Stopping play in the context of Rule 5.7a can either be an intentional act by the player or it can be a delay long enough to constitute stopping. Temporary delays, whether reasonable or unreasonable, are covered by Rule 5.6a (Unreasonable Delay).

Examples where the Committee is likely to disqualify a player under Rule 5.7a for stopping play include when:

  • The player walks off the course in frustration with no intent to return.

  • The player stops in the clubhouse after nine holes for an extended time to watch television or to have lunch when the Committee has not allowed for this.

  • The player takes shelter from rain for a significant amount of time.



#9 languid

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Posted 19 October 2020 - 10:38 AM

I notice “more than ten minutes” sheltering in the Clubhouse.
It would also take time to leave the Course and return.
Without knowing the specifics my instinct is DQ was appropriate. Without danger from lightning it is just tough if the weather gets unpleasant.
It is possible in the event of a sustained heavy downpour some greens might be unplayable for a while.
If that is the case it is up to the players who interrupt play to report the facts to the Committee.
I doubt there were Unplayable greens.

#10 Tochakka

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Posted 19 October 2020 - 03:39 PM

I guess the most appropriate thing to do is shelter under the trees with the umbrella up and if the heavy rain only lasts 10 minutes then complete the round and notify the committee Of your actions and see what happens.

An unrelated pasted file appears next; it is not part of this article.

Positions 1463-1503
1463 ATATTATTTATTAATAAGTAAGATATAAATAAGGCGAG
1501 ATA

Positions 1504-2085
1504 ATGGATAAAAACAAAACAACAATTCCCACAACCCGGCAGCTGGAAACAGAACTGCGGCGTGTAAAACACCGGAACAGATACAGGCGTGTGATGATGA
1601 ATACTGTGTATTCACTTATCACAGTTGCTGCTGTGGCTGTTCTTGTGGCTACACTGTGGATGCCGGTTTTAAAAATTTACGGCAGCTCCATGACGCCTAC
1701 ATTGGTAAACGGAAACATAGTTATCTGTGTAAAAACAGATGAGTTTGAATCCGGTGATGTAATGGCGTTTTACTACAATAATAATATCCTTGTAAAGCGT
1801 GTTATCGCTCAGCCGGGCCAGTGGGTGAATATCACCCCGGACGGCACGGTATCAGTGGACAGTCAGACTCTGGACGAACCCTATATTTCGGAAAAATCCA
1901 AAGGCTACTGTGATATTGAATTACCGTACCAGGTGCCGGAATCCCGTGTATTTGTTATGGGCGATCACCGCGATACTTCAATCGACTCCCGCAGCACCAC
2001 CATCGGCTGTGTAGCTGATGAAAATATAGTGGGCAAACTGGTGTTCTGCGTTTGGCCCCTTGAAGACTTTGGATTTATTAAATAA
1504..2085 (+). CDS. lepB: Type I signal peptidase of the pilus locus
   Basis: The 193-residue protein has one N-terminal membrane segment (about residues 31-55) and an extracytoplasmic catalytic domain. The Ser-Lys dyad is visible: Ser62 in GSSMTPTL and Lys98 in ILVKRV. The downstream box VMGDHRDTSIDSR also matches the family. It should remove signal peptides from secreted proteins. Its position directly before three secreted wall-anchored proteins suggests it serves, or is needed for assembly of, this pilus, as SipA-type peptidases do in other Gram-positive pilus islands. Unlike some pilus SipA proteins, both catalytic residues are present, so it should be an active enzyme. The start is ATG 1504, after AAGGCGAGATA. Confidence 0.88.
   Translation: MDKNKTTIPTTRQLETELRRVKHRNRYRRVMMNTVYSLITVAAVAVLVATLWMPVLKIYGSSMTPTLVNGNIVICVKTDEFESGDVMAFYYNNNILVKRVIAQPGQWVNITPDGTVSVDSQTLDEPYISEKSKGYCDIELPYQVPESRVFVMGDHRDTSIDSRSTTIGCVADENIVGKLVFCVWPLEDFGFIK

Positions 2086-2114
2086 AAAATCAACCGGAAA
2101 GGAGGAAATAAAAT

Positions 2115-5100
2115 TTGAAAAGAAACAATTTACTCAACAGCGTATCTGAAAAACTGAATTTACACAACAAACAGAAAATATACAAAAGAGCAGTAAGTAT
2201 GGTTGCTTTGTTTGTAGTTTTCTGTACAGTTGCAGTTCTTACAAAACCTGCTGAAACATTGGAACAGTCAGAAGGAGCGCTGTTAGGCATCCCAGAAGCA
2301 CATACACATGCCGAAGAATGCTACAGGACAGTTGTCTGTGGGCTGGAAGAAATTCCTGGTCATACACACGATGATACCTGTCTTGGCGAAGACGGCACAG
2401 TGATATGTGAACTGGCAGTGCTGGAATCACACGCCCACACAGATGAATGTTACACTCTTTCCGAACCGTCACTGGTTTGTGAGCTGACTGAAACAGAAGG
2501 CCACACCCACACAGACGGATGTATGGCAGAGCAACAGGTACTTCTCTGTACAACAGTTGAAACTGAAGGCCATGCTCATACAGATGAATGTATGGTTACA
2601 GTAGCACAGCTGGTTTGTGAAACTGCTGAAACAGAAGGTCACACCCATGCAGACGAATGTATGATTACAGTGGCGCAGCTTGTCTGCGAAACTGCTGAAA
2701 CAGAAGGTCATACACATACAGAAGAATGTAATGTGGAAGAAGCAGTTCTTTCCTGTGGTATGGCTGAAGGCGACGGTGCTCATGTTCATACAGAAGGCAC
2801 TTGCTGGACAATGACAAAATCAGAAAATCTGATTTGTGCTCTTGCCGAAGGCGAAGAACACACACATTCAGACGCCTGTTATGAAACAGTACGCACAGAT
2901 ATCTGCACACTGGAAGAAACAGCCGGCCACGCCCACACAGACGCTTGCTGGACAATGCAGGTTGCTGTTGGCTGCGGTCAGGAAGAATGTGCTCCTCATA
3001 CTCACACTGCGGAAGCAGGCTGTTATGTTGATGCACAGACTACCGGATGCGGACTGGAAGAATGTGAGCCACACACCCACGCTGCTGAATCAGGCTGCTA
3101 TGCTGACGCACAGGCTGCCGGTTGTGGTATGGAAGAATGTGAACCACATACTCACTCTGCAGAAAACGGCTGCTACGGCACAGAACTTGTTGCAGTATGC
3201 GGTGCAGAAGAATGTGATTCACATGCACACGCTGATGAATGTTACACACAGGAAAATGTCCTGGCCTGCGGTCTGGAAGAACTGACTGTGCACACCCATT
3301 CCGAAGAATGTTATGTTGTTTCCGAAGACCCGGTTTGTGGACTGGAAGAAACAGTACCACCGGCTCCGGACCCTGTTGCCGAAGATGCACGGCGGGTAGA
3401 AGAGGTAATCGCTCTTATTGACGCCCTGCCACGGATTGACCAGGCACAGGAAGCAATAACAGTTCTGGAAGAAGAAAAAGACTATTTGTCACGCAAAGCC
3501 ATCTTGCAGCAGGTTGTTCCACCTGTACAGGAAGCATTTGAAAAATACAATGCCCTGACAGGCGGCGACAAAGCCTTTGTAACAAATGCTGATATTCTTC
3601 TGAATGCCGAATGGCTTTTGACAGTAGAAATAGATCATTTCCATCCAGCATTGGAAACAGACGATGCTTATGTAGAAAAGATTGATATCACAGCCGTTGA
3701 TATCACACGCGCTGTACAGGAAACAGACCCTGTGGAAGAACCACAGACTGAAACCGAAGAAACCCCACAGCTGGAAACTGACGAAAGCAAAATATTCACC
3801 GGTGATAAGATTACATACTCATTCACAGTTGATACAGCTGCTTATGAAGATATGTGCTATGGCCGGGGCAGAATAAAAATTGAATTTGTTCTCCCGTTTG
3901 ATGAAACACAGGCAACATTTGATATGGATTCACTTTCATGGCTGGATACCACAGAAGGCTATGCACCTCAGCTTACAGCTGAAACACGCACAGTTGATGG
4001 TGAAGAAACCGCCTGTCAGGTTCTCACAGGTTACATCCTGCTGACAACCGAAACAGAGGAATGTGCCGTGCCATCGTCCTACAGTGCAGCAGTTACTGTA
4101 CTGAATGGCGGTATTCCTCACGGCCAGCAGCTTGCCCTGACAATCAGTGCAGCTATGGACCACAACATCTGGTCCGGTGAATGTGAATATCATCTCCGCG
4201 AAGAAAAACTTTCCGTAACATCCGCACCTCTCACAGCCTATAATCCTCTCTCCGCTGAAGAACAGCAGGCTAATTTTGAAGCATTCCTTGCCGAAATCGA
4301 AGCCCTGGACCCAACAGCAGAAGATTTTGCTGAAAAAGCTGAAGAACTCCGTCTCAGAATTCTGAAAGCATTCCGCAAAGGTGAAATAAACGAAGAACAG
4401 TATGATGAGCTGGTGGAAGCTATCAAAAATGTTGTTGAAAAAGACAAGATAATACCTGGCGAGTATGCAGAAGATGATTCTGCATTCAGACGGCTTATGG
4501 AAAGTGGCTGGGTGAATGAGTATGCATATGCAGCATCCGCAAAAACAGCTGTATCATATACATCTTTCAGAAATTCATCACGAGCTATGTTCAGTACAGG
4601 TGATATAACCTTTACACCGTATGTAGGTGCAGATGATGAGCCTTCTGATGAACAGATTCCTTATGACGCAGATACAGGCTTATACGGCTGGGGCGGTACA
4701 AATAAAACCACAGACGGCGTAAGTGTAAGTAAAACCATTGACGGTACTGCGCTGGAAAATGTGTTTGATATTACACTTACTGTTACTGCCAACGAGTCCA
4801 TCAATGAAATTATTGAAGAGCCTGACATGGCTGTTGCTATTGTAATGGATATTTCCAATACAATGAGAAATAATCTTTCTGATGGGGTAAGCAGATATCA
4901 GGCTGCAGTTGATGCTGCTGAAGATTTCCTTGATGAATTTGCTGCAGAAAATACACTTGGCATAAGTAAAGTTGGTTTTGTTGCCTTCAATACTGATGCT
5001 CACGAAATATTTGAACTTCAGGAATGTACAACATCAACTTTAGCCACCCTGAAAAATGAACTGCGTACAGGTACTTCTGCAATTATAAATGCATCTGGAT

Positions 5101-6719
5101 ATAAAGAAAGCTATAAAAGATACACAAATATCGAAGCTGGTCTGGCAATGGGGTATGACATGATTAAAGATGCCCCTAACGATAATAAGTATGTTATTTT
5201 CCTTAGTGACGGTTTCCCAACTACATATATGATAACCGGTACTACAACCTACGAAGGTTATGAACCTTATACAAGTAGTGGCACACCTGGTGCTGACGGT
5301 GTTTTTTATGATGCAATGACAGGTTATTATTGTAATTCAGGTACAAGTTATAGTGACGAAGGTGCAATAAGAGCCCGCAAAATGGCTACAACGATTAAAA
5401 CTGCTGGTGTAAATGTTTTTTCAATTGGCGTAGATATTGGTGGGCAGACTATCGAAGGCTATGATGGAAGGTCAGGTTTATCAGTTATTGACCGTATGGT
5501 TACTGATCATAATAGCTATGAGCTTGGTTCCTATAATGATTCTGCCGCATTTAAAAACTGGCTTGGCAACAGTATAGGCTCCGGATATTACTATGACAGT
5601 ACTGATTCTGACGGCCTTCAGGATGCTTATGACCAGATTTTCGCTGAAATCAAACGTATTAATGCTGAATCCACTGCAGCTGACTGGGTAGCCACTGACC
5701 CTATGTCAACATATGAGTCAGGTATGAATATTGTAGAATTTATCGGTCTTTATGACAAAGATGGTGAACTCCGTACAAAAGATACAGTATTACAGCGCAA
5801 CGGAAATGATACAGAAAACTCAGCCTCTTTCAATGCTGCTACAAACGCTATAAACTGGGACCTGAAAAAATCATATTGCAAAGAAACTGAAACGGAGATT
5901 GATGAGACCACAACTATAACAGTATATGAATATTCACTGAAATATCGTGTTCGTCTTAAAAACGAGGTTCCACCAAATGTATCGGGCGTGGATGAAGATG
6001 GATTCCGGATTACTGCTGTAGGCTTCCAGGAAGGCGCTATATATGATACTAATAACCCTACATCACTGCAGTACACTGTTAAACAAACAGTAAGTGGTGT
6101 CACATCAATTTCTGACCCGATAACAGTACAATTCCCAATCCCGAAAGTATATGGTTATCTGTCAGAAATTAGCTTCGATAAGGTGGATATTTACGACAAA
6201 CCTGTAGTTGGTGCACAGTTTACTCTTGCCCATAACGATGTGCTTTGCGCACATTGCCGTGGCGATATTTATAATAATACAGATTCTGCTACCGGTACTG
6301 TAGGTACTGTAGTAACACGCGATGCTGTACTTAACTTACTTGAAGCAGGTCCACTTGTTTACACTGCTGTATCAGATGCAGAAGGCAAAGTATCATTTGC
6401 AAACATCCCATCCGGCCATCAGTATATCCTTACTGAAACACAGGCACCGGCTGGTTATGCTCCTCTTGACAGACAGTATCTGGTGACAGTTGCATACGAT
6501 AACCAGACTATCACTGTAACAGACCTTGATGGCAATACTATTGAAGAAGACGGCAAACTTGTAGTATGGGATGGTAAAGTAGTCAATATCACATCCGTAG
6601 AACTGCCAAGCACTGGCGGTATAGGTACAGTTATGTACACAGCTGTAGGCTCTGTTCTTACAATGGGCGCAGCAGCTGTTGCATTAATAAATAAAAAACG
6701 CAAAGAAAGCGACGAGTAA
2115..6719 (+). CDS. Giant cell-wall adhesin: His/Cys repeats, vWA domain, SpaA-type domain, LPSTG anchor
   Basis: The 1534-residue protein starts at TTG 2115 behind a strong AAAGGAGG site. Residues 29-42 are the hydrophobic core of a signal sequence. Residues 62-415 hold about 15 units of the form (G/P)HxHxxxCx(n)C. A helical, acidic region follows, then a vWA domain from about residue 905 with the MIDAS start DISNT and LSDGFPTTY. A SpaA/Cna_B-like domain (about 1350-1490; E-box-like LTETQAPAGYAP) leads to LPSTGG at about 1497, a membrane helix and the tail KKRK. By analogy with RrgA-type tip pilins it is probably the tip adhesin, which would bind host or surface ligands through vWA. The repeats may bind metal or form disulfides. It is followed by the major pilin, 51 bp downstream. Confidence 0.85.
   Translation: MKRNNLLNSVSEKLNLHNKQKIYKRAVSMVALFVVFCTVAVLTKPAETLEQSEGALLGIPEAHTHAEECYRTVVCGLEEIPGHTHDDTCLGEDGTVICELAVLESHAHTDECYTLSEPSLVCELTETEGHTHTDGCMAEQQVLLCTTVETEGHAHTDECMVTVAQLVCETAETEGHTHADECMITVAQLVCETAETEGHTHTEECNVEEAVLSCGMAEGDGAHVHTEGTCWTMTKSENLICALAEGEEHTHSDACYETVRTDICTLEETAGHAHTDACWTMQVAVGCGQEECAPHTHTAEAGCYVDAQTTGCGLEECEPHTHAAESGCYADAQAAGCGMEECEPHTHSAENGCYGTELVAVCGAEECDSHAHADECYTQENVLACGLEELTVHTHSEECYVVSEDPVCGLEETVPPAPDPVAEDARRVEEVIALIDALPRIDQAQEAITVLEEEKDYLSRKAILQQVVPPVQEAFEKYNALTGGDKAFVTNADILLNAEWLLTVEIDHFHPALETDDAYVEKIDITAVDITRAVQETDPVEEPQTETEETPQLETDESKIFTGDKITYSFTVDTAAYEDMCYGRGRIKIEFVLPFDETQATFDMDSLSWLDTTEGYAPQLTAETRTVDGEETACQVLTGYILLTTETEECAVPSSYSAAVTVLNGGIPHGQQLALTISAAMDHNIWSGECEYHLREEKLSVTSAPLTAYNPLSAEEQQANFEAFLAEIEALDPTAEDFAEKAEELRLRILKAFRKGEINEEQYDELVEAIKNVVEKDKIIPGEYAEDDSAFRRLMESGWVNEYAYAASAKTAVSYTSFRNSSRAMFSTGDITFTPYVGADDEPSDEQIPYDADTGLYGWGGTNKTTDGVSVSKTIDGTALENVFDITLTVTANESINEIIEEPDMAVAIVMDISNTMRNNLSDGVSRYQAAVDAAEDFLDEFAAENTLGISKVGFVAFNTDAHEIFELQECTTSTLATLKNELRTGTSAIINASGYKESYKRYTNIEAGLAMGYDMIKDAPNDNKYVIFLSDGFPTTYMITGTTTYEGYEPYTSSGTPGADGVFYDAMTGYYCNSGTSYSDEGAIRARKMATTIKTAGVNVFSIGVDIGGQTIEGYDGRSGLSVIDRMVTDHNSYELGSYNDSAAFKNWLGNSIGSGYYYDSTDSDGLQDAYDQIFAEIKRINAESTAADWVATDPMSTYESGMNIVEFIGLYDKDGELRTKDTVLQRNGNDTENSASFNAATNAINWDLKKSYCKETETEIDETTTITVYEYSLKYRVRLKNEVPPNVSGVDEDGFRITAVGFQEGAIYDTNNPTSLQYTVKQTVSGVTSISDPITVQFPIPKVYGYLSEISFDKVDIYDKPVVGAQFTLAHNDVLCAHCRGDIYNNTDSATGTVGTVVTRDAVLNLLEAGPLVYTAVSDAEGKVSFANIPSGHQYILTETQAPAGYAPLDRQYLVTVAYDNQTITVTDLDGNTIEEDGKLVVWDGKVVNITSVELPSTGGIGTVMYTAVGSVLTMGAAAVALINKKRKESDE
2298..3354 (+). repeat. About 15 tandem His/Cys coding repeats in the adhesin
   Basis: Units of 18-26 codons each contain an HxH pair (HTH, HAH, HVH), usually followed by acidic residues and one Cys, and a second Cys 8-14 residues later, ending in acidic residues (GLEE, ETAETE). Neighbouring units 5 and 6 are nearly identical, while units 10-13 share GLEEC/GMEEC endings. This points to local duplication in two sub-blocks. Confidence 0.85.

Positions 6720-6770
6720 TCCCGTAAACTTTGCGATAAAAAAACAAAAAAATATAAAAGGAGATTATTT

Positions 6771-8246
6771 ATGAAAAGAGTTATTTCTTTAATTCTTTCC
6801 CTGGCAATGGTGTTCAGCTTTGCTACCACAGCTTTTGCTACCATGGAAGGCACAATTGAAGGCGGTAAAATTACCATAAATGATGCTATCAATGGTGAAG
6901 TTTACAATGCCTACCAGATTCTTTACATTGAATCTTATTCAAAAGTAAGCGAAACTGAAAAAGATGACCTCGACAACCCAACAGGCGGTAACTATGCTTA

#11 Free Drop

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Posted 19 October 2020 - 04:21 PM

I agree with the decision to disqualify the players. This subject of disqualification for sheltering from rain is controversial and it was the subject of some 80 odd posts on another site.

https://forums.golf-...om-rain.106261/



#12 golfguy33

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Posted 19 October 2020 - 10:52 PM

Discontinuing the playing of a round of golf has to make sense re the rules. Unless the committee stops play for whatever the reason, you must not stop playing for any unreasonable amount of time. Poor playing conditions ( rain, wind etc. ) are not in themselves an acceptable reason to suspend play and could constitute disqualification...

Personally I've been caught in several tropical downpours and on every occasion have been able to take shelter because of the imminent threat of lightning in the vicinity, using the rules to my advantage...

#13 OBE

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Posted 30 October 2020 - 10:38 AM

I was interested to hear about players taking a break because of rain, back in 2014 I was working as an official at the Australian Amateur Championships, we had players from thirteen different countries including one from Russia, it was one of the hottest weeks ever in Adelaide, up to 44c, we only called them in once because of the heat and just for good measure due to lightning on Tuesday afternoon.

 

The following is a piece I wrote for our club newsletter.

 

I had a semi final to referee on Saturday which was to be Minji Lee from Fremantle and Luna Sobron from Spain, due to Ms Sobrons quarter final match going to five extra holes we changed the playing order to enable her to have a rest before her semi final. I went down to the first tee to introduce myself to the new players in my group, Jenny Lee from Glenelg I knew and I looked around for her opponent and it turned out to be a very young fifteen year old from Queensland, named Karis Davidson, Karis also had a fifteen year old caddie. Over the next twenty holes I watched some of the best golf you could imagine, Jenny was a very unlucky looser as her opponent pitched her ball into the hole for eagle on the 6th and 8th and for birdie on the 16th. Karis went down to Minjee in the final but watch for her in the future she is quite a talent. Minjee has a plus eight handicap and at seventeen has just completed school and will now be able to devote more time to her golf!